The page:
World AIDS Day 2020: The way towards 2030: diversified testing to diagnose HIV early
One of the targets of the Sustainable Development Goals is to end the AIDS epidemic by 2030. The number of reported AIDS in the EU/EEA in the last years however shows a significant problem with late diagnosis of HIV infection. Detecting HIV only years after the infection is one reason for on-going transmission in Europe. One in every four AIDS cases occurred long after HIV diagnosis, indicating insufficient linkage to HIV care, access to antiretroviral treatment and adherence support.
On the occasion of World AIDS Day on 1 December each year, ECDC and the WHO Regional Office for Europe releases the latest data on the HIV epidemic in the European Region.
The good news on the way towards the 2030 target: the proportion of new HIV diagnoses per year across EU/EEA countries has declined by 9% since 2010 and the number of people living with undiagnosed HIV has been going down.
However, one trend, observed across Europe over the last decade, is that every second HIV diagnosis happens at a late stage of infection when the immune system has already started to fail. According to ECDC estimates, it takes on average three years from the time of HIV infection until diagnosis. Three years during which HIV positive people do not get live-saving treatment and during which they can unknowingly pass on HIV.
Late diagnosis suggests persistent problems with access to, and uptake of, HIV testing and counselling in many countries. If Europe wants to reduce the high proportion of people diagnosed late, it is essential to diversify HIV testing strategies as outlined in the ECDC testing guidance.
Early diagnosis of HIV is important as it allows quicker linkage to care and antiretroviral treatment. This in turn increases people’s chances of living a longer and healthier life. At the same time, effective treatment leads to an undetectable viral load – which means that those on effective HIV treatment cannot transmit the virus.
What can be done?
To reduce the future number of new HIV infections, Europe needs to focus on three main areas:
- Prioritising effective and comprehensive prevention measures such as awareness-raising; promotion of safer sex, condoms and substitution therapy, provision of needle exchange programmes and pre-exposure prophylaxis for HIV;
- Providing efficient HIV counselling and testing services, including rapid diagnostic services, community-based HIV testing and HIV self-testing; and
- Ensuring rapid access to quality treatment and care for those diagnosed.
ECDC and WHO call for improved HIV testing in Europe
The number of people living with undiagnosed HIV is increasing in the WHO European Region. According to data published today by ECDC and the WHO/Europe, more than 136 000 people were newly diagnosed in 2019 – roughly 20% of these were diagnosed in the EU/EAA and 80% in the eastern part of the European Region. Every second HIV diagnosis (53%) happens at a late stage of the infection, when the immune system has already started to fail. This is a sign that testing strategies in the Region are not working properly to diagnose HIV early.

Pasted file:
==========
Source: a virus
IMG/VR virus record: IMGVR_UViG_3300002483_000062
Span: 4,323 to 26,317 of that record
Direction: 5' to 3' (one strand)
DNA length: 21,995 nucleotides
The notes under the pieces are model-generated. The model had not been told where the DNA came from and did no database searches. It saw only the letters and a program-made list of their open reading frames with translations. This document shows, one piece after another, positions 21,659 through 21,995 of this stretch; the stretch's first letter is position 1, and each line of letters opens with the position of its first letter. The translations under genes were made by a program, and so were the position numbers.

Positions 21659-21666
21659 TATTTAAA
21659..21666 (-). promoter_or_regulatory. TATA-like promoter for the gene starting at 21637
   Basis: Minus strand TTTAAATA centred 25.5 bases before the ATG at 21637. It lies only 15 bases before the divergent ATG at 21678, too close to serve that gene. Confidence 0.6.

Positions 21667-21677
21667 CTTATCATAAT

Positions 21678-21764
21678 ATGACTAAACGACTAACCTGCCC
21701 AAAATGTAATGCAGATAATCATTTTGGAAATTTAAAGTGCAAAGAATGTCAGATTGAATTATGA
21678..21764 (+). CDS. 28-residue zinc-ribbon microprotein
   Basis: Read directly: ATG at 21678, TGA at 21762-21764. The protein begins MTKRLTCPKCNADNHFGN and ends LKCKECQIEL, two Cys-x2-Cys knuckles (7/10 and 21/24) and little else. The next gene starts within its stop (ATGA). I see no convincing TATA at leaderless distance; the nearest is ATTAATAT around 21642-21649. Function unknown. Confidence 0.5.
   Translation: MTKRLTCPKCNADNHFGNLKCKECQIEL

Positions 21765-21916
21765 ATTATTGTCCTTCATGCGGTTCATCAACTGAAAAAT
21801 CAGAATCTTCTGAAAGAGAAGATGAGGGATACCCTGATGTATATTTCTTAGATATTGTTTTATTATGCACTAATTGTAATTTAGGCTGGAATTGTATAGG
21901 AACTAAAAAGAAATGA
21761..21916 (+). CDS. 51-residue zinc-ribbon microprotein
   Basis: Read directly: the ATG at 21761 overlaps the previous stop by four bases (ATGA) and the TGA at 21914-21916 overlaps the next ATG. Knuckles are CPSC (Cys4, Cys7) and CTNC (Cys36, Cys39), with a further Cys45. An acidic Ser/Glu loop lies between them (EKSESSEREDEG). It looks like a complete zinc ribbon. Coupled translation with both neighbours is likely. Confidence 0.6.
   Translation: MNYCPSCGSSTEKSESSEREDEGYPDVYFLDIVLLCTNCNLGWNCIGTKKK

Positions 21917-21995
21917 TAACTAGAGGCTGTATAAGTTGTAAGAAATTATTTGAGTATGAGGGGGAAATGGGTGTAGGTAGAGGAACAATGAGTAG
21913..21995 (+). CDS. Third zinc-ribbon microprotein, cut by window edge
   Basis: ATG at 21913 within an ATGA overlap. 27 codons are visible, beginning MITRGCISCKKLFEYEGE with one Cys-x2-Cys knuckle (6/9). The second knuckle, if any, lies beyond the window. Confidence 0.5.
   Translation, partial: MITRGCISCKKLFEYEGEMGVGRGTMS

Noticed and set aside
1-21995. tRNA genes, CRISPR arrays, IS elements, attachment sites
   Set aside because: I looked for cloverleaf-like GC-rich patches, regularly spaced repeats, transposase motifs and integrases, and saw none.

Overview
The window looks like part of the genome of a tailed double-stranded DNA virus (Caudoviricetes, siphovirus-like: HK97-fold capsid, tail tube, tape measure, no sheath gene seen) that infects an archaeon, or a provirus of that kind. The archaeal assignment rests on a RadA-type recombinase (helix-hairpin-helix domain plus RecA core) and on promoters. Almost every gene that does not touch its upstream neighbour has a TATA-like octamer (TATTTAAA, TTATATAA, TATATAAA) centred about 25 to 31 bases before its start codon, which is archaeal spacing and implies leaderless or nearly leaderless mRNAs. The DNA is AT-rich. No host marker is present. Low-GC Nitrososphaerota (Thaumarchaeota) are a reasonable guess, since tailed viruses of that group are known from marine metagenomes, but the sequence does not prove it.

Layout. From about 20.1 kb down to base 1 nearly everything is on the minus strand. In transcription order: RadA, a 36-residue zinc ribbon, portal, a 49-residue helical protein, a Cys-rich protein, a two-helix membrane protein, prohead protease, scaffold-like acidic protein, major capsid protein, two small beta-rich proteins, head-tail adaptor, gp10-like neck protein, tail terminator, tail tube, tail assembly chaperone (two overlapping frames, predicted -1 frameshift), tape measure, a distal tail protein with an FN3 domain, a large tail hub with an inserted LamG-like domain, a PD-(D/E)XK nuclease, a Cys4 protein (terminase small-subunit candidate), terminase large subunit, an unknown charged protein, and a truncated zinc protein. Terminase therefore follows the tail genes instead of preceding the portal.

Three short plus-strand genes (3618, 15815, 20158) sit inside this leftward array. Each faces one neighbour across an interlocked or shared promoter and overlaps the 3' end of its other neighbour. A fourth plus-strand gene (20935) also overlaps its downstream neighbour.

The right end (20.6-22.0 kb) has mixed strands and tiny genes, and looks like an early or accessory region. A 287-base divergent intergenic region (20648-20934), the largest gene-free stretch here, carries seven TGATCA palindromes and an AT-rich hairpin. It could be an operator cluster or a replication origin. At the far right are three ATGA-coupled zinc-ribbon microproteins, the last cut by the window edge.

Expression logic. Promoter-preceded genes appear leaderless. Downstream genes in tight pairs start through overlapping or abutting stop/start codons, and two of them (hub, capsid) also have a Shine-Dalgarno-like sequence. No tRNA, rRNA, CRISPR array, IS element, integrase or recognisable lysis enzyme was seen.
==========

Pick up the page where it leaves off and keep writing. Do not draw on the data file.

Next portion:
Scientific and technical publications
HIV/AIDS surveillance in Europe 2020 (2019 data)
This report is the latest in a series published jointly by the European Centre for Disease Prevention and Control (ECDC) and the WHO Regional Office for Europe that has been summarizing data on HIV and AIDS in the WHO European Region and in the European Union and European Economic Area (EU/EEA) since 2007.
Eurosurveillance: Impact of the COVID-19 pandemic on testing services for HIV, viral hepatitis and sexually transmitted infections in the WHO European Region, March to August 2020
The coronavirus disease (COVID-19) continues to challenge healthcare systems across the World Health Organization (WHO) European Region. As World AIDS Day 2020 approaches, it serves as a reminder about the importance to maintain a strong HIV response at all levels. Further, as framed in the Sustainable Development Goals (SDGs) and recent European and global guidance, it is critical to approach testing for HIV, hepatitis B (HBV), hepatitis C (HCV), and sexually transmitted infections (STIs), namely chlamydia, syphilis and gonorrhoea, in an integrated and synergistic manner.
Infographic: Reported HIV transmission modes in the EU/EEA 2019
This infographic shows a map of EU/EEA with the reported HIV transmissions modes in the various countries.Read more
Infographic: HIV transmission risk patterns in Europe
This infographic shows the various transmission modes and patterns in EuropeRead more